One of the core concepts of Agile for any Scrum team to embrace is the concept of working agreements. The discipline of the team comes straight from working agreements it establishes on its own. A working agreement is not meant to dictate precisely how work gets done, but more to emphasize team behaviors that will keep everyone productive, positive, and accountable. 

Let me give an example of a social contract that we follow in our team:

  • Show respect for every team member.
  • Any change to the Sprint backlog requires Product Owner approval.
  • Always adhere to the Definition of Done while it comes to the acceptance of the increment to be released.
  • Update the user stories before each day’s daily stand-up event.
  • Keep cell phones away during every Scrum meeting.
  • Adhere to the time boxing of the Scrum ceremonies.

Focus on team morale rather than the happiness index:

Morale is the enthusiasm and persistence with which a member of a team engages in the prescribed activities of that group. So, rather than focusing on the mundane Sprint happiness index, we can focus on team morale.

Teams with High Morale usually have the following traits:

  • Members are willing to help each other out, no matter the nature of the task;
  • Members are proud of their team (and usually tell the outside world) and the work they do;
  • Members will go the extra mile individually or for the team, even if it means staying late to finish the sprint;
  • Members will persist (not give up), even in the face of high work-pressure, difficult technical problems, nasty bugs or a difficult sprint;
  • Members are generally happy in the team and enjoy working there, on a whole

So as a Scrum Master, how can you measure the morale of your team?

A practical version of the measure is shown below:

  • In my team, I feel fit and strong;
  • I am proud of the work that I do for my team;
  • I am enthusiastic about the work that I do for my team;
  • I find the work that I do for my team of meaning and purpose;
  • I look forward to working with the team every single day

If we have a good, statistically sound measure of Team Morale, we can use it to advance our understanding of the processes at work in Scrum Team.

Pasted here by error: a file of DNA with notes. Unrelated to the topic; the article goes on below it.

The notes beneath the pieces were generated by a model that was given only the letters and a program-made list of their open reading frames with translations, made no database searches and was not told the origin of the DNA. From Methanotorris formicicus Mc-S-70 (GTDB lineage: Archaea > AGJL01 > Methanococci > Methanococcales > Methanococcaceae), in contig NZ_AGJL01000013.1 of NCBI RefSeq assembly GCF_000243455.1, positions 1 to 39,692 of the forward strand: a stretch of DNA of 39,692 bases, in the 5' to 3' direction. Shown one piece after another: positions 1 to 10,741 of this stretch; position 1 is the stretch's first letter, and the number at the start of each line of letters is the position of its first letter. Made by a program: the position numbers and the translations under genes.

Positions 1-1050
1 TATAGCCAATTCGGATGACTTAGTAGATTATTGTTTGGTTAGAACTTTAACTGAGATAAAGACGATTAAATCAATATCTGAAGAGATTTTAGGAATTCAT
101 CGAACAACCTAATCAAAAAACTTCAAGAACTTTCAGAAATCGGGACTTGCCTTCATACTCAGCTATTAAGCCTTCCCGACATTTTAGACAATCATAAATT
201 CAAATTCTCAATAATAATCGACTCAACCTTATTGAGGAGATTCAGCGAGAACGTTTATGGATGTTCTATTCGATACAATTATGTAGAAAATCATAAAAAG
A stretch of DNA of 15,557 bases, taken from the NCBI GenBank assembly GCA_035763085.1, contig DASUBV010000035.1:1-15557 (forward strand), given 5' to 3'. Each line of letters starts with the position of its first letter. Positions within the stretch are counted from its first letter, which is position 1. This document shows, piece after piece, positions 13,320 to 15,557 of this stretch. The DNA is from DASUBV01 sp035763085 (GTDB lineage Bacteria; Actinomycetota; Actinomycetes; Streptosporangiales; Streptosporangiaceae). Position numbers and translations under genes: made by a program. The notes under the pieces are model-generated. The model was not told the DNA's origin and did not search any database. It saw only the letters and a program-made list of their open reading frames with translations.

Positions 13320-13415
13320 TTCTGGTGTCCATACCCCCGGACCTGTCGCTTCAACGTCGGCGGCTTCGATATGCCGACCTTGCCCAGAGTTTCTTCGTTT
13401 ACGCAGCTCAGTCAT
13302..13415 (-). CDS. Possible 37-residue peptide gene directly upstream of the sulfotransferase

Run a better Retrospective:

“Psychological safety is a belief that one will not be punished or humiliated for speaking up with ideas, questions, concerns, or mistakes.”

Amy Edmondson, Professor, Harvard Business School

One of the Agile Manifesto‘s principles suggests, all teams regularly reflect on how to become more effective. The main goals of a retrospective are to promote self-improvement, improve processes, and advance team members’ skills. Retrospective meetings can be a good platform to enforce psychological safety a little further.

We can adapt the following guidelines while running with the Sprint retrospective meetings:

  • Nominate a facilitator

A successful retrospective needs a facilitator who can ensure the group will achieve the goals of the meeting. A facilitator can help open up the discussion by asking:

  1. What didn’t work?
  2. What did everyone do and how did we do it?
  3. What will we do differently next time?

To create safety, the meeting facilitator needs to actively invite input from and engage with all team members. The facilitator also needs to manage the meeting to avoid interruptions.

  • Everyone has a voice

Team members are not only permitted to speak but should feel an obligation to flag issues when they occur. When teams are sharing bad news, it is even more important to create a feeling of safety and empowerment.

  • Have Fun

The foundation of play is “enjoyment.” Laughter is often recognized as a fundamental sign of a safe connection inside a team. Therefore, creating the opportunity for fun will allow everyone to signal they feel safe. This may require you to try out some unconventional techniques.
A lot of deliberate practice is needed to master the art of blameless retrospective. It is worth investing the time to have regular retrospectives to create a feeling of safety and enable people to discuss their work openly.

Conclusion:

“The best software comes from the collaboration between all team members where all get a voice in the development process. To maximize this collaboration, team members must feel safe in sharing ideas and concerns. They also must be encouraged to be creative and push the bounds of the development process to create software that is exponentially better than expected. This goal of developing great software is at the core of physiological safety.”

 Mark Smith, Vice President Solutions Consulting, MentorMate

The transformation to Agile has been one of the major management shifts in software development in the last 15 years; physical product development organizations are now beginning to integrate Agile into their processes as well. While Agile brings many benefits, many organizations have experienced challenges with its implementation.

High performing teams require psychological safety. As such, Agile teams need to feel that they can speak up without any repercussions whatsoever. While this may seem trivial, many Agile teams operate in an environment that forces them to avoid difficult conversations and walk around the truth. To conclude, in essence, psychological safety is not a luxury for Agile teams.

It’s a necessity.